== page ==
For many small business owners, dealing with tax-related issues is quite possibly on a par with going to the dentist. It’s something you’d rather not have to attend to but you know there are potentially grave consequences if you fail to do so. Managing VAT is just another thing to think about, but an important one.
Managing VAT is one of those necessary evils that coincides with running most businesses. While it can create a very instant need to escape to a darkened room for an hour of horizontal calm, a decent understanding of this is essential in both compliance and financial terms for a business.
VAT is a significant tax, accounting for around 22 per cent of the receipts raised by the UK Treasury. Over the course of 2014/15 it contributed approximately £115 billion in revenue to the UK’s coffers.
While our current system has been shaped by the European Union VAT Directive restrictions and could therefore be altered when the UK formally ends its membership, it is unlikely that we will see major changes to it in the short term.
Any business which is generating revenue can register for VAT, although this is only mandatory for those which are turning over more than £83,000 per year in ‘taxable’ income. Once registered, it is then required to submit returns to HMRC on a quarterly basis, and pay the net difference between VAT due on sales and VAT recoverable on expenses to HMRC within one month and seven days.
Retaining all invoices that are both raised and paid is vital for VAT-registered businesses as these are needed to complete an accurate return and validate any VAT reclaim. All VAT invoices are raised must hold detailed information including their own as well as their customer’s name and address, VAT number, the tax point, details of the supply being made, and the net and VAT amounts being charged. These records are maintained as part of a VAT account and must be kept on file for six years.
There are some alternative options which some businesses may consider, depending on their size and the type of work they are involved in, which can make the level of administration much more straightforward and reduce the amount of required record keeping when it comes to managing VAT.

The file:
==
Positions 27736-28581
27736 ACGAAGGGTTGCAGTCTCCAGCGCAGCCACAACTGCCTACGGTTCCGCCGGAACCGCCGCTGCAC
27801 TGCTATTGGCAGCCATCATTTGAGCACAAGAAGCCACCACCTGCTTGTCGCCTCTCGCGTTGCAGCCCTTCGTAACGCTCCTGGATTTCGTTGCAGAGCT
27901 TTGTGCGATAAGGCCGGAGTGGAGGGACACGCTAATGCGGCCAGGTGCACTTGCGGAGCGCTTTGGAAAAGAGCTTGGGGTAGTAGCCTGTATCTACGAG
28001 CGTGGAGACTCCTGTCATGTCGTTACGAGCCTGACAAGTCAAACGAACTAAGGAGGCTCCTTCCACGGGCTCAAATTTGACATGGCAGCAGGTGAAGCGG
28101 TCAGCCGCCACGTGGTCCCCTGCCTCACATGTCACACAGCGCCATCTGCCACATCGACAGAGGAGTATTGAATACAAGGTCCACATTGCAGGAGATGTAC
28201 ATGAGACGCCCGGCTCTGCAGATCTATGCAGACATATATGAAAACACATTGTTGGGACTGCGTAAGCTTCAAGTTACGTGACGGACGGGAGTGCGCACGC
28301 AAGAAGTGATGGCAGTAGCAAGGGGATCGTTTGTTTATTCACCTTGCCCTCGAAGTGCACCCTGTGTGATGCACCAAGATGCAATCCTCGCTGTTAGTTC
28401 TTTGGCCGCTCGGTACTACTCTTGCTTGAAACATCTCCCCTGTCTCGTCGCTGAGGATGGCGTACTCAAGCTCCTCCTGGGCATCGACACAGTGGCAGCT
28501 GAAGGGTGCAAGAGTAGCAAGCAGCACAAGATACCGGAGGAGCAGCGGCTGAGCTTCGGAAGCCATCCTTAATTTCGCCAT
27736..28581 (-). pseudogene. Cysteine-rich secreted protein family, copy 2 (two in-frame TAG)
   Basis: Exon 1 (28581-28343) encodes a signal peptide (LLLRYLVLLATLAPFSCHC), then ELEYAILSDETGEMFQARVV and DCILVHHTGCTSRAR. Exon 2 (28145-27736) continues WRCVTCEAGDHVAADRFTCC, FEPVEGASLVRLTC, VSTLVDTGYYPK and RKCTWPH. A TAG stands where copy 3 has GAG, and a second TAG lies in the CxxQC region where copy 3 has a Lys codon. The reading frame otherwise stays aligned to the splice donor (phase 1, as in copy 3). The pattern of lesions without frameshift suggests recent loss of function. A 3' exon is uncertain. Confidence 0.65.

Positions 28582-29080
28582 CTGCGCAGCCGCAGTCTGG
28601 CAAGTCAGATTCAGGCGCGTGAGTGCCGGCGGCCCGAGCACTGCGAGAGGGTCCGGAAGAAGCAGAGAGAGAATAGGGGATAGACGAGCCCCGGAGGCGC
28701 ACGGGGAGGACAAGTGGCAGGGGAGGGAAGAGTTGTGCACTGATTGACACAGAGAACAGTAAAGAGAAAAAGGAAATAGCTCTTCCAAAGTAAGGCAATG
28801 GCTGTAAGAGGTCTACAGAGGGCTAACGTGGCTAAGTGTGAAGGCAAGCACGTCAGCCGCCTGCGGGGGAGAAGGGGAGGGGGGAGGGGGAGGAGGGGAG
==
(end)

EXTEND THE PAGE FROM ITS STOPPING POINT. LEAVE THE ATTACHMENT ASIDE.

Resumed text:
Flat Rate Scheme
One such option is the Flat Rate Scheme (FRS) which simplifies the accounting process by making VAT payable as a single fixed percentage applied to gross turnover. Perhaps the biggest benefit here is that this option usually results in a company having to pay less to HMRC. It does, however, tend to be most suitable for one or two-person service businesses that bill their clients for a much higher proportion of VAT than they pay out on goods or services. In addition, it is only available to business which turn over up to £150,000 per year. Through the FRS, HMRC charges a reduced rate to businesses (discounted by a further one per cent in the first year) which is applied retrospectively to its previous quarterly gross billings to clients.
The Cash Accounting Scheme (CAS) and the Annual Accounting Scheme (AAS) are two further simplification options which are geared towards larger SMEs turning over up to £1.35 million annually. The CAS enables businesses to defer payments of tax liabilities, only charging them for VAT owed after they have had their invoices paid. There is also no need for businesses to notify HMRC if they want to use this option.
AAS meanwhile requires businesses to complete just a single VAT return each year which not only reduces what can be a significant administrative burden but can also help in managing cash flow. A fixed interim payment is then required with qualifying companies given an extra month to submit the return and pay tax due followed by an annual balancing payment.
Start-up businesses that require an extended development phase in which they tend to generate little or no revenue will usually benefit from voluntary registration as this allows them to claim back their VAT against expenditure. Monthly VAT returns as opposed to quarterly submissions can also increase cash flow, another handy idea to consider for up-and-coming businesses.
Another important point about managing VAT is that any business which believes it has under-recovered or over-accounted for VAT in the last four years can address this by making a claim to HMRC. Bear in mind that this works both ways, with HMRC also having the right to assess for any underpayments in the same timescales.
We have no idea at this stage what Brexit could mean for managing VAT, although we do know that many of the trade facilitation measures that come with EU membership will disappear making compliance more onerous. The UK government would certainly be free to make changes to VAT, unfettered by the restrictions previously imposed by the EU Commission, but the extent of these changes is very much one for the longer term.
The final point to make on this subject is to urge any registered business to carry out regular reviews of their treatment of income and VAT recovery position. By doing this they will likely reduce the risk of penalties which tend to be significantly higher if HMRC uncovers a discrepancy. That outcome could result in a potential financial penalty, which any small business owner would surely want to avoid. Even more so than a trip to their dentist.
Iain Masterton is senior manager and VAT specialist at accountants Chiene + Tait.